Fukushima Kids Hawai‘i
Standing on a narrow Tōkyō street while the ground beneath her shuddered violently, Yumi Kikuchi looked up at the swaying ancient skyscraper that she had just abandoned. Yumi decided to return to the building, fearing that inside or outside, she would not live to see her children. Fortunately, Yumi and her husband Gen Morita survived Japan’s powerful March 11, 2011 earthquake. Afterwards, they committed themselves to helping the innocent victims of the subsequent nuclear disaster.
That night, while footage of the resulting tsunamis absorbed the nation’s attention, Yumi spied a small news flash on the screen that read “Station Blackout at Fukushima Daiichi.” Her heart started pounding fast; after 20 years of educating herself and others about nuclear power, she knew that Fukushima Daiichi had begun an irreversible meltdown.
Upon finding her family safe in Kamogawa the next day, Yumi and Gen agreed to leave their beloved farm in order to move the family as far away from the impending nuclear crisis as possible.
Fukushima Daiichi’s first nuclear reactor exploded on the following day, covering the Tōkyō area in a plume of radiation. One thousand miles away, Gen, Yumi, and two dear friends were already busy founding Tsunagu Hikari (Connecting Light), an organization that eventually evacuated 264 children and mothers from Fukushima to Okinawa. Babies, children, and pregnant woman are the most susceptible to radiation because of the rapid growth they undergo.
Yumi and Gen continue to help the victims of Fukushima today, albeit in a different setting. You can find them working on laptops at a favorite café with a vista of Kailua-Kona’s sparkling blue waters. With calm, welcoming eyes and steady authority, Gen explains that his work for an environmental nonprofit first brought him to Hawai‘i in the 1980s, and that his family has spent every winter in the islands since then.
Bright-eyed, cheerful, and full of fresh energy, Yumi recalls that they had already booked a trip to Hawai‘i before the earthquake occurred. After deciding to move to Kona permanently, Yumi and Gen founded Fukushima Kids Hawai‘i, a nonprofit that provides the children and mothers of Fukushima with a healthy respite period in the islands.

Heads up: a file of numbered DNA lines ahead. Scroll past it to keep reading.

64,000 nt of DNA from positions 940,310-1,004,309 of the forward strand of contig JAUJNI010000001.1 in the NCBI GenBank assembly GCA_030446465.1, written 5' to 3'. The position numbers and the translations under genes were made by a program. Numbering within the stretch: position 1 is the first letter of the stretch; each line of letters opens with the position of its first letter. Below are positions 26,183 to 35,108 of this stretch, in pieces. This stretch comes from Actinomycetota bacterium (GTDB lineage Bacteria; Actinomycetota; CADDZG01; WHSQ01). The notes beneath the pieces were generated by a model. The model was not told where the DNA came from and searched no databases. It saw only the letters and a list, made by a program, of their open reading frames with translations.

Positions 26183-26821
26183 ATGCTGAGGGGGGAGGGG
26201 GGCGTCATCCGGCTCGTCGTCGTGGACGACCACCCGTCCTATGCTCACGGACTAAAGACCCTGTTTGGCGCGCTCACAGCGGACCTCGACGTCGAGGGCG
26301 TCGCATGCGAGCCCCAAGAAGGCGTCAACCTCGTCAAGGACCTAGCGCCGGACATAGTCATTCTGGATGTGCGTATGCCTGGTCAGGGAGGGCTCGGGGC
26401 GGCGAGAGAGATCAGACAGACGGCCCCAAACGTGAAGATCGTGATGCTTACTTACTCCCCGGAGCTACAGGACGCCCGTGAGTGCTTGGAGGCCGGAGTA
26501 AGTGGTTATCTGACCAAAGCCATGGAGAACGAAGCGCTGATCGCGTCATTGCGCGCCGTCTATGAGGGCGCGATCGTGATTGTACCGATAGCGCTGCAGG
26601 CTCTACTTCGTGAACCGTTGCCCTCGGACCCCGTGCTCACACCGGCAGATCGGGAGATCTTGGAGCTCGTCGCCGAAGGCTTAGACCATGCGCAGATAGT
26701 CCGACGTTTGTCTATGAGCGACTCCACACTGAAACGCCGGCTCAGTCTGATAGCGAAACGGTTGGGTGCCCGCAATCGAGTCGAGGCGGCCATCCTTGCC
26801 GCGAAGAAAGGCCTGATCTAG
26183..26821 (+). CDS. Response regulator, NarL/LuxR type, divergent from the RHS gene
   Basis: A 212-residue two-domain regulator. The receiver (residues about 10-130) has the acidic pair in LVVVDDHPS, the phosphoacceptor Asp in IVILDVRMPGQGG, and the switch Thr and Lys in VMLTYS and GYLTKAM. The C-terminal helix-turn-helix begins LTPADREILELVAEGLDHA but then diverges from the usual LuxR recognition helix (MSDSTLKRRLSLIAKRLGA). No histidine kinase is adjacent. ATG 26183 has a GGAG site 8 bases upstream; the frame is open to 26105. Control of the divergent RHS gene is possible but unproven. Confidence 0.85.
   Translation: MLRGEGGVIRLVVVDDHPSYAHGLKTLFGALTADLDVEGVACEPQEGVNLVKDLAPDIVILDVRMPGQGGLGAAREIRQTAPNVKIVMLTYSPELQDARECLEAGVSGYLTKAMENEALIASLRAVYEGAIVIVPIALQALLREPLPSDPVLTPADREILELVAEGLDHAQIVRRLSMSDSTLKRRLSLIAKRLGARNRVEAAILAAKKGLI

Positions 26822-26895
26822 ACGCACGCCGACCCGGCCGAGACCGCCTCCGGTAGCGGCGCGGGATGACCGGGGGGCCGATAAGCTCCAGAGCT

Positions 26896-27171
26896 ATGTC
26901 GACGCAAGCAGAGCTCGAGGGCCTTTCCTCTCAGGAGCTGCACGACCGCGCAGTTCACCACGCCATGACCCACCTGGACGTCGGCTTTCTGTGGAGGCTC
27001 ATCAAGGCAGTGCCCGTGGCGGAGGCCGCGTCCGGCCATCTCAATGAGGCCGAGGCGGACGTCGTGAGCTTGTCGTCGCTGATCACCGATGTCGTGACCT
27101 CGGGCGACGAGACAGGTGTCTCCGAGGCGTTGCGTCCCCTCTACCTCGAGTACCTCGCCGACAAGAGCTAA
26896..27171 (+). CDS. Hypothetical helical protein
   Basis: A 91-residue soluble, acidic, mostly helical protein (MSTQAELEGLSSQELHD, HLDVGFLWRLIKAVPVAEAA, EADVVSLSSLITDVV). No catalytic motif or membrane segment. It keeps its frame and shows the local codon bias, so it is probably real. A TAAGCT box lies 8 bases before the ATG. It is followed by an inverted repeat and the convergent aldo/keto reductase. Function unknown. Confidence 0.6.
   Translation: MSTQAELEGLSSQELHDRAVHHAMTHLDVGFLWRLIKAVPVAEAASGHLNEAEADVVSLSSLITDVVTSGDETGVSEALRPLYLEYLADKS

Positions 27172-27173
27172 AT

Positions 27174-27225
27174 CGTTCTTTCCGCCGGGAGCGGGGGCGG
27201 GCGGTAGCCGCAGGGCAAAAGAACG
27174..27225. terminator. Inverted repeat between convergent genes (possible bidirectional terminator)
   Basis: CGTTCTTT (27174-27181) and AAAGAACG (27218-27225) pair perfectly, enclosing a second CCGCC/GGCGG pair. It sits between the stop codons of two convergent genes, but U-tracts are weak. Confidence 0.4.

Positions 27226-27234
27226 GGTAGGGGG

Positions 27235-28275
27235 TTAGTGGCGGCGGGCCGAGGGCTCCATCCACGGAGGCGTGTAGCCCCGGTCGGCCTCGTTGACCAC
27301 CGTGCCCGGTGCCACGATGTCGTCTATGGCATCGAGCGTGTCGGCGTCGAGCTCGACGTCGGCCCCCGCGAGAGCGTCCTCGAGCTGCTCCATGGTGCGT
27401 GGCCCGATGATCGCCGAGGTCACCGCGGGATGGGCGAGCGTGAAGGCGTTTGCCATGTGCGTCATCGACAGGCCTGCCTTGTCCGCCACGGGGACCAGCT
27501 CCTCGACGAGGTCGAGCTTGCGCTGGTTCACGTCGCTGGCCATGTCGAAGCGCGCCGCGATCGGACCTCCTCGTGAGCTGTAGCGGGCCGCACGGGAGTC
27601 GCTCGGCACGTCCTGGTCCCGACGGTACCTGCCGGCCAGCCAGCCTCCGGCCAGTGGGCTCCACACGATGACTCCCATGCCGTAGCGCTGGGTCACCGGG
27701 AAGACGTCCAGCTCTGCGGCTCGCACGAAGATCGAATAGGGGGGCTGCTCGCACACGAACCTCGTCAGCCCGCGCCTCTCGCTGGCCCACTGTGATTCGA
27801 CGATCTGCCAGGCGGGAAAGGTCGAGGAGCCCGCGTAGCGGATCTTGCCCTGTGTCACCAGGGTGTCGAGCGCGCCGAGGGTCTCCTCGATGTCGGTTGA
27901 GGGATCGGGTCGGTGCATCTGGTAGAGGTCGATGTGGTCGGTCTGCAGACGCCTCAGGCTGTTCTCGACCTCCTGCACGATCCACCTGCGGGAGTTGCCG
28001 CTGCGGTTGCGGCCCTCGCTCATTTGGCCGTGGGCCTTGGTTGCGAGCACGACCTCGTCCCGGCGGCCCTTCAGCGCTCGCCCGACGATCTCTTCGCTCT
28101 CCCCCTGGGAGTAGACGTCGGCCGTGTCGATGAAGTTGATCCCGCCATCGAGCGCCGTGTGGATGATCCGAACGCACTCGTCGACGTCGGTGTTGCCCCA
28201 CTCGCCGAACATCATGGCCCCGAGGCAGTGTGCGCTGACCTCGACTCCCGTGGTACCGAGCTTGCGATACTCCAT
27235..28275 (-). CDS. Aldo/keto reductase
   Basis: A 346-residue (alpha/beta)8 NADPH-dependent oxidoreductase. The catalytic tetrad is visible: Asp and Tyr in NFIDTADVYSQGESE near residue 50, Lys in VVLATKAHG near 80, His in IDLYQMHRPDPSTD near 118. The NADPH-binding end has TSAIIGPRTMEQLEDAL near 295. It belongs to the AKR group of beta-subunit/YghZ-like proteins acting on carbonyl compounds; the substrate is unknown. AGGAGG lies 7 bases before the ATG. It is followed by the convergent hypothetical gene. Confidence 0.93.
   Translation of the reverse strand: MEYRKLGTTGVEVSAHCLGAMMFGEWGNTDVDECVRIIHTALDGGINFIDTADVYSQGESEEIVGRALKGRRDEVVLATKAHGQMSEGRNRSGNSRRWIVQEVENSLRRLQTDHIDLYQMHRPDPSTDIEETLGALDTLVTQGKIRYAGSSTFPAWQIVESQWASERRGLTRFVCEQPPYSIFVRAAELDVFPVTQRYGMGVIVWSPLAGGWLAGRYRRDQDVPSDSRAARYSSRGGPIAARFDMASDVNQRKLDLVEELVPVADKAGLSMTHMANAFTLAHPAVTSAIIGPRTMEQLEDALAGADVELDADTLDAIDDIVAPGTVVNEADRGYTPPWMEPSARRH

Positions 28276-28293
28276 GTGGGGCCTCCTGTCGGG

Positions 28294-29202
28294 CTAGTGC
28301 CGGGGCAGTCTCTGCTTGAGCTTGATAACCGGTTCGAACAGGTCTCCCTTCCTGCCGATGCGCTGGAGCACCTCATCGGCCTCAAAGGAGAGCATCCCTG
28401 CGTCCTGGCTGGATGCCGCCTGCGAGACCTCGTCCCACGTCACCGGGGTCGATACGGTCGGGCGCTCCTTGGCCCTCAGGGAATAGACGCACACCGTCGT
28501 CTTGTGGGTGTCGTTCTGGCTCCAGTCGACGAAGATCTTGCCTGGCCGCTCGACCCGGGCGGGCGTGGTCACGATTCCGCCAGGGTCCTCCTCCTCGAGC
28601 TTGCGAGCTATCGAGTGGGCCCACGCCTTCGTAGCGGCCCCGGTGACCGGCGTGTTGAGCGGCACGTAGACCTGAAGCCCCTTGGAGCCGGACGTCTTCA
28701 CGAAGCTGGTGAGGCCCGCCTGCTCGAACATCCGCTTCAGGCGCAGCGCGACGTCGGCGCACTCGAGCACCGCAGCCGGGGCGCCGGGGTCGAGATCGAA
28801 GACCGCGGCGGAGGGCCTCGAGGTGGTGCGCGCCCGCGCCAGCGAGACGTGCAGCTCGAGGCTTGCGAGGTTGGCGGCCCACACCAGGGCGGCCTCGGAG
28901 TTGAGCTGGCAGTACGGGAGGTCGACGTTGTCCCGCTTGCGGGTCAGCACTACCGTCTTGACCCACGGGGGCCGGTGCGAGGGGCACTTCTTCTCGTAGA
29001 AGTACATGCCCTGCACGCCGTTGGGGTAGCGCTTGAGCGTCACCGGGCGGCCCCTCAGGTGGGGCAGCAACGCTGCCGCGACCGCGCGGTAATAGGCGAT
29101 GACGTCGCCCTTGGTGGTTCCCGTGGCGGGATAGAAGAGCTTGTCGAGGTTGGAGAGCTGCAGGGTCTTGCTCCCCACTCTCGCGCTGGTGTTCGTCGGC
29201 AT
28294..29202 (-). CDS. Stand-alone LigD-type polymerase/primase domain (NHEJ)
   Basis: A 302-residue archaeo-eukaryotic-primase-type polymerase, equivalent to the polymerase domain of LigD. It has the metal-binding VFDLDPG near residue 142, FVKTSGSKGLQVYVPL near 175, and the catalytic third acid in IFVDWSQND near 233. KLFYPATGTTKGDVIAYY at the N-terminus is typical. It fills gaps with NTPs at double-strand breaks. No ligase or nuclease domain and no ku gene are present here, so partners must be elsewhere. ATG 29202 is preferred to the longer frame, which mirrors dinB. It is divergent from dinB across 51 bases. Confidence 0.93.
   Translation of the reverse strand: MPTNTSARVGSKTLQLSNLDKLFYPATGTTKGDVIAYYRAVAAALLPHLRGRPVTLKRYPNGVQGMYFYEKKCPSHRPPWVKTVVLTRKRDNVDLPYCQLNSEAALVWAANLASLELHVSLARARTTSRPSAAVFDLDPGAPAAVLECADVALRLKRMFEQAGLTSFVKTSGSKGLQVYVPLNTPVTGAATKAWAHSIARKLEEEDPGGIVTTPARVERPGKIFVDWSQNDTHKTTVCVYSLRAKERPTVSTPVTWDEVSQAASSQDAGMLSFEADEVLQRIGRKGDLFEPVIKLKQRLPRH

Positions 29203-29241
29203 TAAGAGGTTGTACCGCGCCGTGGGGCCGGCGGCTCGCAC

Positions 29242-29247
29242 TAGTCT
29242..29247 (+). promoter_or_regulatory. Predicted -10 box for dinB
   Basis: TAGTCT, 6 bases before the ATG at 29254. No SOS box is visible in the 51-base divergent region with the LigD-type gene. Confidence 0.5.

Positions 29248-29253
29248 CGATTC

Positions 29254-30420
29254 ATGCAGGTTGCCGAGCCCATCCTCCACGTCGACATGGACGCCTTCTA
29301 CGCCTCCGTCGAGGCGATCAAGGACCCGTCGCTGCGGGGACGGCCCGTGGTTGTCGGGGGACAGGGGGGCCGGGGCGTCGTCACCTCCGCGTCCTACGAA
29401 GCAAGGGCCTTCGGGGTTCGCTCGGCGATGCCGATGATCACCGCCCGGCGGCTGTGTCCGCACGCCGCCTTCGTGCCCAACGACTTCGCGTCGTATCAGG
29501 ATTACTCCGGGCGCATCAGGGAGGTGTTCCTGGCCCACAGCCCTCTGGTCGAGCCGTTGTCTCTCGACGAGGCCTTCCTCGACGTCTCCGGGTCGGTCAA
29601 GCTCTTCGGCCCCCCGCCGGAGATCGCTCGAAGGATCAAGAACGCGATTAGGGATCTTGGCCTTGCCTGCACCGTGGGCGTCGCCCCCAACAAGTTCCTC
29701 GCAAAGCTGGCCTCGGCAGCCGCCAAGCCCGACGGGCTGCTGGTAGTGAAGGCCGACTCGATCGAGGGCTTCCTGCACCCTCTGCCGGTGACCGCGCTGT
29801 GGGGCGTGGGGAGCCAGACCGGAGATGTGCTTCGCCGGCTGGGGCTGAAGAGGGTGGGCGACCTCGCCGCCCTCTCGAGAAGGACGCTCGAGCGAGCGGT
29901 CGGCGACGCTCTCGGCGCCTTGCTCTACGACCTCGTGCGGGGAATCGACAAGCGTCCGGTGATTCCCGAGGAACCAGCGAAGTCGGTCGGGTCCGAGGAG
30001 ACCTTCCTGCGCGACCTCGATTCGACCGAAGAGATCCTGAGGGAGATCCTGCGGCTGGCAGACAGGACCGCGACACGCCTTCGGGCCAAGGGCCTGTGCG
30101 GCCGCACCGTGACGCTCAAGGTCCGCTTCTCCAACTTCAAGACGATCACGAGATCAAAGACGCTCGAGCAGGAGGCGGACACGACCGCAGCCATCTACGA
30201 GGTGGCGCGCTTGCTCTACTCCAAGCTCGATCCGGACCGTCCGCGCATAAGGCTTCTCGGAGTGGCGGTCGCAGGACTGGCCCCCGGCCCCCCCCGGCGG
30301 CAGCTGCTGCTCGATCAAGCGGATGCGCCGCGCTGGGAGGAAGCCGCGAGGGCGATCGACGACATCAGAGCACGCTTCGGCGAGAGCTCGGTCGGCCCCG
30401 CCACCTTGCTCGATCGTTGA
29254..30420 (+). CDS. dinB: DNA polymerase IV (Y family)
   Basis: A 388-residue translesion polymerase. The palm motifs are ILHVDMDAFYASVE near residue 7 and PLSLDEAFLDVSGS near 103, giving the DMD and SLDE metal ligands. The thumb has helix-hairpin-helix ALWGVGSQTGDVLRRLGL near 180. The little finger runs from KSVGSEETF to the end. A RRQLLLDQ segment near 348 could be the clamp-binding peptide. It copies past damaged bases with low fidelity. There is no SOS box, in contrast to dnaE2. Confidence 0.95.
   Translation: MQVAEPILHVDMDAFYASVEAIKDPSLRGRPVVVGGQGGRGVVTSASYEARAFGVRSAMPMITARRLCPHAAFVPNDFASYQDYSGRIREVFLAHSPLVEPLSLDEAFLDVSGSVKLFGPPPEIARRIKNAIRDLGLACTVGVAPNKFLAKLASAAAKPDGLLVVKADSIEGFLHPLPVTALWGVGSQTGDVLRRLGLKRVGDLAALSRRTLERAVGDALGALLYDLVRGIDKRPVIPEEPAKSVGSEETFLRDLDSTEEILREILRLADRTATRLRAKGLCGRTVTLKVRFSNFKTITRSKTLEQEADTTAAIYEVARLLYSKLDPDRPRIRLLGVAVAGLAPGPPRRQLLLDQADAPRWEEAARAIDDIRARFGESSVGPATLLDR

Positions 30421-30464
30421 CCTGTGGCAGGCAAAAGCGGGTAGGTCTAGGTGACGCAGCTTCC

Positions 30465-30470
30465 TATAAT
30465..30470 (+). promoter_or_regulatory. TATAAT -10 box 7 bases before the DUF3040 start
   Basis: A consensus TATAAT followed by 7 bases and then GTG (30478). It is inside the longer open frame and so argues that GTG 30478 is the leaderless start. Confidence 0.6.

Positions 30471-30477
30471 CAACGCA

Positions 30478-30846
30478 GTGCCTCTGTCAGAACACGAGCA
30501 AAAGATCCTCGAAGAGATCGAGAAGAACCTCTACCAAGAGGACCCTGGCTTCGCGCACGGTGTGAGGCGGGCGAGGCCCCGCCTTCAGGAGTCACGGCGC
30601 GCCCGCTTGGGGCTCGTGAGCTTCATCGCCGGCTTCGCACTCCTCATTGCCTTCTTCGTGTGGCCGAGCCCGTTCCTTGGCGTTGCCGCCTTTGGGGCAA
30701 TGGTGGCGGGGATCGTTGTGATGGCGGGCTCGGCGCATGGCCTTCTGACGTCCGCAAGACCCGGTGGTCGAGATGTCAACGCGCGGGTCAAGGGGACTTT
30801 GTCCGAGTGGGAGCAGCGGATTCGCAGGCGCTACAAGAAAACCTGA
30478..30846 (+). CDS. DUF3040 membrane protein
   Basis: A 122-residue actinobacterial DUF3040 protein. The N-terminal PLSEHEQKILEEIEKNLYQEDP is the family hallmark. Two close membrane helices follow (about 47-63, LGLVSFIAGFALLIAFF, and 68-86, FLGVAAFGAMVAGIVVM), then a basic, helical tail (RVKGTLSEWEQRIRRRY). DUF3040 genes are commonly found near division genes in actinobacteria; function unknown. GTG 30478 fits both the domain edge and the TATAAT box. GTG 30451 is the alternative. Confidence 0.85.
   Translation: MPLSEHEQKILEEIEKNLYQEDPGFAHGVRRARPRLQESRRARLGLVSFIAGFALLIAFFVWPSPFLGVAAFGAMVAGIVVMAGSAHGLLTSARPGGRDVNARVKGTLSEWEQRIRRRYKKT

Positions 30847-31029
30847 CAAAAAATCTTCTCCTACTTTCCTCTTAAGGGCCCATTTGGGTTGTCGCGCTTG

Fukushima Kids Hawai‘i runs two distinct projects: an educational program, Fukushima Kids Hawai‘i Project, for middle and high school students that coincides with their summer and winter holidays, and Fukushima Kids Hawai‘i House, a shelter near Kailua-Kona where mothers and their preschool-aged children can stay for up to three months. Thus far, they have hosted 90 mothers and children from Fukushima.
“We want to give them a healthier, healing, nurturing environment,” Yumi affirms.
The Fukushima Kids Hawai‘i Project program boosts the children’s immunity with fresh, local, organic meals, and plenty of physical activity. Trained as a macrobiotic and raw food chef, Yumi teaches the kids gardening, cooking, and the value of farm-to-table eating. The group spends three days detoxing at natural steam rooms in Pāhoa at a retreat center named the Kingdom of Heaven.
As a practitioner of traditional Japanese medicine and other healing modalities, Gen educates the kids about health maintenance. The program addresses psychological health too; Yumi leads classes on the Connection Practice, a scientifically-based social-emotional skill developed by peace activist Rita Marie Johnson.
Special guest teachers and excursions enliven the month-long program. Past groups have enjoyed canoe paddling, hiking, dolphin tours, concerts, and a night of sharing Japanese songs with the community. Fukushima Kids Hawai‘i Project hosted the first program cohort in July 2013 with six students ranging in age from 11-17 years old.
Yumi and Gen have witnessed remarkable recoveries in some of the youngsters, such as kids showing up for the program with cysts and leaving without them. Medical studies on the children impacted by Chernobyl confirm that respite periods can benefit children’s health. One of the girls who will attend the upcoming summer 2016 program says that she would like to learn healing tools to bring back to her mother in Fukushima, who is a nurse that cared for the tsunami victims and later developed cancer.
The respite period facilitates mental renewal for the mothers, many of whom arrive scared and confused. Yumi remembers one mother who never allowed her children to touch soil, insects, or flowers in Fukushima due to a fear of radiation. When she witnessed her children touching the earth in Hawai‘i for the first time, she burst into tears and confided, “I don’t have to say that anymore!”
Foreshadowing the future consequences for Fukushima, the radiation at Chernobyl has had a lasting impact on the health of residents who live in the contaminated area. The rate of thyroid cancer, which is directly linked to nuclear radiation, is already 20 to 50 times higher in the children of Fukushima than Japan’s national average, mirroring a similar spike in thyroid cancer cases after the Chernobyl accident.
Fukushima Kids Hawai‘i is completely run by volunteers. Yumi and Gen pay for the initial airfare of participants and recover the cost later through fundraisers, which have ranged from classical concerts to Zumbathon® and garage sales.
Hundreds of community members have donated time, space, and money to the program, and Yumi wishes that she could extend her personal thanks to each of them. Yumi and Gen are especially grateful for four major supporters of the program: Ho‘olokahi Congregational Church, which donates on a regular basis;